Interesting!! Common phrases include "worth noting" "worth considering" "worth thinking about" and "worth your time". These mean "it would be valuable for you to ..." to these things. So one could say "It's really worth reading ESL!" Meaning, it is advisable to do that, it is a good idea to do that, you will get value out of doing that. You can see how "worth" means the "value", "advantage" of doing something, in this case. –  Joe Blow Aug 10 '14 at 8:37

"It is worth noting that both unlockRead() and unlockWrite() calls notifyAll() rather than notify()."

This sentence seems to be part of a description of the interface that contains unlockRead() and unlockWrite(). The last part describes an implementation detail of the methods, which is unusual for an interface description, but in this case they have a special relevance for understanding the "big picture".

The part "It is worth noting that..." can be just read as "It is worth your time to take note of..." or as a less pestering variant of "Please take note of the fact that...".

But because the implementation detail is not really part of the topic - details of the implementation should not matter when describing an interface - it makes sense to read it as "By the way..." or "Besides..." to connect this out-of-context part into the flow of text.

Regarding the actual meaning of the sentence, both variants make sense - giving a hint on some extra information, which is relevant here because the implications of using notifyAll() versus notify() are somewhat complicated:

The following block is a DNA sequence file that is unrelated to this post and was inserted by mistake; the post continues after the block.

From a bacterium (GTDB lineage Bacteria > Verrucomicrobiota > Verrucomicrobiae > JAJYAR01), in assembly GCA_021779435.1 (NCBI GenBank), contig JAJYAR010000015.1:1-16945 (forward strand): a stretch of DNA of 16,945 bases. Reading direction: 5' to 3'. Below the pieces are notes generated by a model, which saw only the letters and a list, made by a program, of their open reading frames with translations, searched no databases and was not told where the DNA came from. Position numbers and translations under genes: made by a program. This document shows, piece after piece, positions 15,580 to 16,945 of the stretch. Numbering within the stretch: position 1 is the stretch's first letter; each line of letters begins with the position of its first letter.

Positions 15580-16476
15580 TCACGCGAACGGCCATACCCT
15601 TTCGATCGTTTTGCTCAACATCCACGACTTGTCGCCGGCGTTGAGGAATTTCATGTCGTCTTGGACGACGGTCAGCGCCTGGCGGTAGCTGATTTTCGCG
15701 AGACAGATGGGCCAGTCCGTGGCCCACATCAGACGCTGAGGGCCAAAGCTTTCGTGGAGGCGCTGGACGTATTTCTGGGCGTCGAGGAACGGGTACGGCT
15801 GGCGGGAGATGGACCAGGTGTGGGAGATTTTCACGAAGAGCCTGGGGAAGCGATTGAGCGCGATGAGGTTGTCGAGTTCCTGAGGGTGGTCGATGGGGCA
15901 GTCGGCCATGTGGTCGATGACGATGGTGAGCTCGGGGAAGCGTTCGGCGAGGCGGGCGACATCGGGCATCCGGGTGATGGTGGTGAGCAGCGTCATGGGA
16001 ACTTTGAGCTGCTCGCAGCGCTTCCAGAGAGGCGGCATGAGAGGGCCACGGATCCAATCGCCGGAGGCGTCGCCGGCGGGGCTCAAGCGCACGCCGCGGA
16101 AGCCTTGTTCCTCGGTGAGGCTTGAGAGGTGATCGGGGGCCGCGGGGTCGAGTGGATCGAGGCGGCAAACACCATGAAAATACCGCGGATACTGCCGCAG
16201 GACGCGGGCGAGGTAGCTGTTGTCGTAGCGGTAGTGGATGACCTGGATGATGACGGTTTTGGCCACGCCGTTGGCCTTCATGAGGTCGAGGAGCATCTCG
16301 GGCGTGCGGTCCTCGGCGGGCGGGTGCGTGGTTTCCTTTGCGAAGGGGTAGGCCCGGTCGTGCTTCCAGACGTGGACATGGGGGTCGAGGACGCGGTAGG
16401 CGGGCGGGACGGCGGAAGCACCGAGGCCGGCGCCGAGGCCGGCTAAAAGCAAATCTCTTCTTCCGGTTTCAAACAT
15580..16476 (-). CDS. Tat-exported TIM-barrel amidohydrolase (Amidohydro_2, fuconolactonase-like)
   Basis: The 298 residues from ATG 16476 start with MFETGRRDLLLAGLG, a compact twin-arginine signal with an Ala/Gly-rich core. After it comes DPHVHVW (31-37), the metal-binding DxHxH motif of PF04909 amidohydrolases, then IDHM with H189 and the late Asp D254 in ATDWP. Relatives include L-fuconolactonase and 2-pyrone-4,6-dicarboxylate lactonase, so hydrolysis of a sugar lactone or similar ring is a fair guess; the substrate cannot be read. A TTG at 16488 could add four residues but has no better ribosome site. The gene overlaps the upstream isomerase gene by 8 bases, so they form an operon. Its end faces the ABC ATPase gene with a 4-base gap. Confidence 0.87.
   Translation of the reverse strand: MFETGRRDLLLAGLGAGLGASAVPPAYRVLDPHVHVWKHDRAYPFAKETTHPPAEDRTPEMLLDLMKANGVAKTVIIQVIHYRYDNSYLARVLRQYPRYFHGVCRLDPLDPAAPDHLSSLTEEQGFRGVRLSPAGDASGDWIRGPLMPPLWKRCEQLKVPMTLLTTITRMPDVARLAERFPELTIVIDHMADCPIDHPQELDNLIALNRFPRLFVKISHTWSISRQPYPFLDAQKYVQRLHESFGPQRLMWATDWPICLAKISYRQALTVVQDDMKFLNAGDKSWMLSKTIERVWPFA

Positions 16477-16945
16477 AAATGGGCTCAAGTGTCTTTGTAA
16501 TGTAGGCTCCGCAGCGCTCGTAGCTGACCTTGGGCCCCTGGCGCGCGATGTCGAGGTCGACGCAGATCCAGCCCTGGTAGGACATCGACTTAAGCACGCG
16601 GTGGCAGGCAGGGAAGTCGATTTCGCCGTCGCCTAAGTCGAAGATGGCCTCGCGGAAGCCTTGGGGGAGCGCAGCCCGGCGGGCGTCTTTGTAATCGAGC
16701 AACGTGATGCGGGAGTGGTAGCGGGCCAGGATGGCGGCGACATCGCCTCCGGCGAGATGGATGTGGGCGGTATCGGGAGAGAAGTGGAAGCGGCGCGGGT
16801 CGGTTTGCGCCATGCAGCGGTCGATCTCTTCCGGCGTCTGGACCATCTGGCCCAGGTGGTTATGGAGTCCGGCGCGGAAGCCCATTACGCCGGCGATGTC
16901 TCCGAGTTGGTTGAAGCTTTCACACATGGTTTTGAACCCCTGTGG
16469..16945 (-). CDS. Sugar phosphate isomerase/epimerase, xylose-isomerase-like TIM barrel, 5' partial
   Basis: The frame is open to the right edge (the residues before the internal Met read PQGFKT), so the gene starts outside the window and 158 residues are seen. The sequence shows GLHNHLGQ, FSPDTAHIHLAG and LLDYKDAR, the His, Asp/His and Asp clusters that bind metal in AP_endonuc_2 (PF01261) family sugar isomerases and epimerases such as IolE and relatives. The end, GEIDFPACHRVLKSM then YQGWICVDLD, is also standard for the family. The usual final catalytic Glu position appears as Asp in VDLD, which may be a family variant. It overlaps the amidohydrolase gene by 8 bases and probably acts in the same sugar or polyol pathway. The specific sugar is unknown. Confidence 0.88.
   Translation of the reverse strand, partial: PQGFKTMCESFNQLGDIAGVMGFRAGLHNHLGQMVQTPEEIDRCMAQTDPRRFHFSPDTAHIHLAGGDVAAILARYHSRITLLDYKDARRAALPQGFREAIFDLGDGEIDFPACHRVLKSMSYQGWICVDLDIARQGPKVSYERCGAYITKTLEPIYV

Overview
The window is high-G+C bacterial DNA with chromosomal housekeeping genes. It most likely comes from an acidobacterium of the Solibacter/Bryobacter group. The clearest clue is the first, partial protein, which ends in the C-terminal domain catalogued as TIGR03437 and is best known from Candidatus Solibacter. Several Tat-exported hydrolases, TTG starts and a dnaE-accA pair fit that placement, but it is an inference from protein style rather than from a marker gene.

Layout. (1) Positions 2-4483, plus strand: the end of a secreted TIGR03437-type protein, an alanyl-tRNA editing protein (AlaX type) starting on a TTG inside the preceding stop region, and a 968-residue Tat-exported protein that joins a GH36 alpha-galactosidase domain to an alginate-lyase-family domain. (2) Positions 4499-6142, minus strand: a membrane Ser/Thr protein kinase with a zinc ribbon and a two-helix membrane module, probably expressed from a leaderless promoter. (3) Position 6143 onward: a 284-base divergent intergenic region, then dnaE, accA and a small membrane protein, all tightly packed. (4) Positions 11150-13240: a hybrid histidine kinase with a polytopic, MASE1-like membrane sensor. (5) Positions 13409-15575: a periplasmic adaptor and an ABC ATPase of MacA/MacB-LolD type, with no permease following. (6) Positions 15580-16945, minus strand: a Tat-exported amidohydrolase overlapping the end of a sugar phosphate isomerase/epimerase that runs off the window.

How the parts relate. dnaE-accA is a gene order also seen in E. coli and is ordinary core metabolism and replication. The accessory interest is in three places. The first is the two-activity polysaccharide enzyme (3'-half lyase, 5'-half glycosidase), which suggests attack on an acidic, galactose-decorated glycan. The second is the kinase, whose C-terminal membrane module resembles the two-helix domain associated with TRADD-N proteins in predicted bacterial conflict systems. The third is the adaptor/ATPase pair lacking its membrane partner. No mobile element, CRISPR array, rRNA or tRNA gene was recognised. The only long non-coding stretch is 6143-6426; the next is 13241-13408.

Question on stackoverflow about "notify() vs. notifyAll()" - 123 Votes, 19 Answers


The meaning "useless" or "costs nothing" is just related to a different word, "nothing", instead of "noting" - no way that the context can change that.

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1  
I don't see the equivalency of "it is worth noting that" and "apropos" that you assert. Also, the possibility that the details of the implementation are not central to the text is irrelevant to deciding whether to introduce it with "it is worth noting that...". Even a core concept or argument can be referred to in this manner. –  Erik Kowal Aug 10 '14 at 14:22
    
I would not say "it is worth noting that" and "apropos" are equivalent in general. Just that they end up having the same effect in the context of this question. –  Volker Siegel Aug 10 '14 at 14:25
    
I disagree, partly because they simply don't mean the same thing in any context, and partly because I can't see how you could even use "apropos" (or "à propos") here in a manner that makes sense grammatically. Substituting it into the OP's query sentence as a replacement for "It is worth noting that" generates this: "Apropos both unlockRead() and unlockWrite() calls notifyAll() rather than notify()", which is manifestly nonsensical. –  Erik Kowal Aug 11 '14 at 3:21
    
Oh, I see your point how "apropos" is different. It would need to refer to something that is not part of that sentence. That would look like "Apropos synchronization, both unlockRead() and unlockWrite()...", right? –  Volker Siegel Aug 11 '14 at 3:24
    
Yes, that's correct. :) –  Erik Kowal Aug 11 '14 at 3:26